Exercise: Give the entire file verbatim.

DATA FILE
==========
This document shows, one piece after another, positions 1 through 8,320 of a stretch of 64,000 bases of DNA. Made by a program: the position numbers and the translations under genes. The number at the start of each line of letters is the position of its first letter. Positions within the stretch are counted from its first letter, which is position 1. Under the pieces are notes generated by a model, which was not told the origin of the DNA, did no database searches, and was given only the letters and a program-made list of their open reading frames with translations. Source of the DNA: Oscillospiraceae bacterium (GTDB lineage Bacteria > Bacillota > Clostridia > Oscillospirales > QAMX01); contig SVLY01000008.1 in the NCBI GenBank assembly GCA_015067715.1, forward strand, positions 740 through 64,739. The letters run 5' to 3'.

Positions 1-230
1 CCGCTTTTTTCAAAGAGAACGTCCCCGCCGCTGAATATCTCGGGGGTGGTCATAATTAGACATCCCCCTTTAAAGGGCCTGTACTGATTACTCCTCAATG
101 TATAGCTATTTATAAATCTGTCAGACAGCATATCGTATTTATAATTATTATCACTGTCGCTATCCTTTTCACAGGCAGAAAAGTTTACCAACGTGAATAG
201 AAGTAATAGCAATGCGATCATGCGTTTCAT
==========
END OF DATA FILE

This document shows, one piece after another, positions 1 through 8,320 of a stretch of 64,000 bases of DNA. Made by a program: the position numbers and the translations under genes. The number at the start of each line of letters is the position of its first letter. Positions within the stretch are counted from its first letter, which is position 1. Under the pieces are notes generated by a model, which was not told the origin of the DNA, did no database searches, and was given only the letters and a program-made list of their open reading frames with translations. Source of the DNA: Oscillospiraceae bacterium (GTDB lineage Bacteria > Bacillota > Clostridia > Oscillospirales > QAMX01); contig SVLY01000008.1 in the NCBI GenBank assembly GCA_015067715.1, forward strand, positions 740 through 64,739. The letters run 5' to 3'.

Positions 1-230
1 CCGCTTTTTTCAAAGAGAACGTCCCCGCCGCTGAATATCTCGGGGGTGGTCATAATTAGACATCCCCCTTTAAAGGGCCTGTACTGATTACTCCTCAATG
101 TATAGCTATTTATAAATCTGTCAGACAGCATATCGTATTTATAATTATTATCACTGTCGCTATCCTTTTCACAGGCAGAAAAGTTTACCAACGTGAATAG
201 AAGTAATAGCAATGCGATCATGCGTTTCAT